Björn Söder, the deputy speaker of the Swedish parliament, has sparked outrage with his comment on Swedishness during an argument on the Facebook page of Center Party leader Annie Lööf.
"Annie Lööf undermines the position of Jews and Sami in Sweden when she indirectly claims that they are Swedes," Söder wrote. "These groups have minority positions in Sweden just because they are not Swedes. Shame on you Annie Lööf for your racist attitude."
Following the Facebook row, Söder was reported to the police for hate crime. The report was made by Anders Lundin, whose grandfather was imprisoned in the Nazi concentration camp Theresienstadt in today's Czech Republic. By his own admission to the Aftonbladet daily, Lundin was "disgusted."
"Björn Söder wants people to know that only some of us are allowed to be Swedish," he said. I want it to be assessed whether that constitutes a hate crime, which I believe it is if you look at the definition in the law books," Lundin said. According to him, it was unacceptable for a person holding a position of responsibility, such as Björn Söder, to come up with such statements.
Police spokesman Martin Detterström admitted that an investigation had been launched into Söder's statement, but said that it was dropped the same day. Lundin was highly critical of the police's proceedings.
"I believe it's tragic, the fact you in the capacity of a deputy speaker can say whatever you want. And then when you try to launch an investigation, it gets be stopped immediately," Lundin said.
Annie Lööf went on to publish a screen grab of Söder's comments on her Instagram account, accusing the Sweden Democrats of "sticking to their far-right roots."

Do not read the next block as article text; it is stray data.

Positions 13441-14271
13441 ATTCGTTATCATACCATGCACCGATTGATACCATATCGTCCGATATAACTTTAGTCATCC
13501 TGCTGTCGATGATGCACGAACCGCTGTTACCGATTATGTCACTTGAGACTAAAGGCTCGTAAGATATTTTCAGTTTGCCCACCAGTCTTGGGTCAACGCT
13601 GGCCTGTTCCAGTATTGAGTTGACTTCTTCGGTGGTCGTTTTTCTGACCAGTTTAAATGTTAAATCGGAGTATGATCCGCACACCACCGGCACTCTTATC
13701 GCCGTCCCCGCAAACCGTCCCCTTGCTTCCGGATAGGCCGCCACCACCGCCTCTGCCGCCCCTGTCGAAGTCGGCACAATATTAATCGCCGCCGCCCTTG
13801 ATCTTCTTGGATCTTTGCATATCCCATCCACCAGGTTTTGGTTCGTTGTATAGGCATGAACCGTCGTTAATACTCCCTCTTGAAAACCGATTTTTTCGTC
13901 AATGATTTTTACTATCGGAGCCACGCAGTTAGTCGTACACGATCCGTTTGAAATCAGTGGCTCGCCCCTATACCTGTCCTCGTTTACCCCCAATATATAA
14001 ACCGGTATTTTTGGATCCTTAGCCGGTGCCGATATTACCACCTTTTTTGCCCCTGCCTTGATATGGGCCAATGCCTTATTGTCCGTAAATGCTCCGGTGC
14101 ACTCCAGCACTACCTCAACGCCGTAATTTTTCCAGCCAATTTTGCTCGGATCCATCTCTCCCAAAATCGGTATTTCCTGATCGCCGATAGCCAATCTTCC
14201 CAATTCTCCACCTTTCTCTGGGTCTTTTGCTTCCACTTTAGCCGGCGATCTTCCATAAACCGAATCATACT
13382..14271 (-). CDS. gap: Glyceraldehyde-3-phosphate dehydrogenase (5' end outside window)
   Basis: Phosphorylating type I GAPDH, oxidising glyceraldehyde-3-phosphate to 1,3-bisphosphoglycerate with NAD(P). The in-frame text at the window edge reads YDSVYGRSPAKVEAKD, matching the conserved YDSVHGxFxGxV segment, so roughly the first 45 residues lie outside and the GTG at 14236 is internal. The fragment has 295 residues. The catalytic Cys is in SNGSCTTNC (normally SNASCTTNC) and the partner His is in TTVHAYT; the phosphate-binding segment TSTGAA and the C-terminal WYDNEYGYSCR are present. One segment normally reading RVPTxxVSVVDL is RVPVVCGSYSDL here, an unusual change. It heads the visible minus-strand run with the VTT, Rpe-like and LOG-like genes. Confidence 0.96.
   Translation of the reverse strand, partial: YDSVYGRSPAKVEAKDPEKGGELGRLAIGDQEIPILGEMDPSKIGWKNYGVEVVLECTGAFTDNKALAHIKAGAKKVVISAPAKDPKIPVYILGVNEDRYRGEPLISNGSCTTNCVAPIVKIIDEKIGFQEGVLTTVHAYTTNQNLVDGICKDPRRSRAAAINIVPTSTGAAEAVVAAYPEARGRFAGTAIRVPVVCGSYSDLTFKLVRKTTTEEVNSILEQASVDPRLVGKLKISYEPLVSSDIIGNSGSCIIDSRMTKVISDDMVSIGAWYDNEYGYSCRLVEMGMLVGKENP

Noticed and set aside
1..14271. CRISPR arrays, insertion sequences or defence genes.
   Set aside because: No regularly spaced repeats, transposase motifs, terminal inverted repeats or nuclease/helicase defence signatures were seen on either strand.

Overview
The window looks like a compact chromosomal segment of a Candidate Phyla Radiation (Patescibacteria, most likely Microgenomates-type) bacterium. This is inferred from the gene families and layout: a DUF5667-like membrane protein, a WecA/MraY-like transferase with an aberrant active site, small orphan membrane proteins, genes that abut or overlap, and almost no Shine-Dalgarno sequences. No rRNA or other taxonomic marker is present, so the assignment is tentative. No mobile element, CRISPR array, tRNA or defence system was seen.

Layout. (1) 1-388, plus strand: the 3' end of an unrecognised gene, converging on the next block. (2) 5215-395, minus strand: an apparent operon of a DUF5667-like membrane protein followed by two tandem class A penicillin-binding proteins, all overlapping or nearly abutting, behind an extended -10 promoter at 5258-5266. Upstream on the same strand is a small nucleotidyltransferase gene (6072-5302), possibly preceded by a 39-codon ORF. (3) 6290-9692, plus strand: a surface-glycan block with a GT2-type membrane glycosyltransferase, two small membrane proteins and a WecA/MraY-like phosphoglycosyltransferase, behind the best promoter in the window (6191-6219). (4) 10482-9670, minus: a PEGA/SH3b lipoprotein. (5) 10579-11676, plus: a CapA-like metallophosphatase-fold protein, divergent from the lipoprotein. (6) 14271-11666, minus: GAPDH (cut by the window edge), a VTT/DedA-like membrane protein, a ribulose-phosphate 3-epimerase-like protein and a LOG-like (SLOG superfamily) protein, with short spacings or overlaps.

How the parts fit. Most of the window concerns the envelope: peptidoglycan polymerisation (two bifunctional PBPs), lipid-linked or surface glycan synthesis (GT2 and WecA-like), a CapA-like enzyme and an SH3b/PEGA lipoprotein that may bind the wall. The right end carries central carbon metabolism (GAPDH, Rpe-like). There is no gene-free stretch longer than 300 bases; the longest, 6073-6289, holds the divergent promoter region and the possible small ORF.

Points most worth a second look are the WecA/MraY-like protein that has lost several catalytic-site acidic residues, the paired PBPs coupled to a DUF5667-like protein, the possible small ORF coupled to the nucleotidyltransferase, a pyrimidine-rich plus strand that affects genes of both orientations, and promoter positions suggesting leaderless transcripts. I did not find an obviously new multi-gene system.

"The problem with the Sweden Democrats is not just their history, but also their ongoing habit of dividing up people, even at the highest levels of their leadership," Lööf wrote.
Columnist Willy Silberstein, who identifies himself as "Jewish and Swedish or Swedish and Jewish" argued in an opinion piece that Söder held an "old anti-Semitic view of Jews," calling it a disgrace for Sweden to have a deputy speaker of parliament making such statements.
By contrast, Söder accused Lööf of using "low" tactics and taking his reply out of its context, which was to defend himself against accusations of racism over earlier comments made in 2014. Söder also stressed that the Sweden Democrats were standing up for minority rights in Sweden.
"It is up to each individual to identify their own nationality. When we speak of minorities, it is to support their distinction and special rights. To accuse me is to twist it all 180 degrees and deliberately misinterpret the whole debate," Söder told national broadcaster SVT.
In 2014, Söder came under fire over his interview with Dagens Nyheter, in which he said that while Sami, Jews and other minority groups may well have Swedish citizenship, they still belong to the Sami nation, et cetera. While gathering a lot of criticism, Söder was also supported by Sami public lawyer Mattias Åhrén, who said that Söder was correct.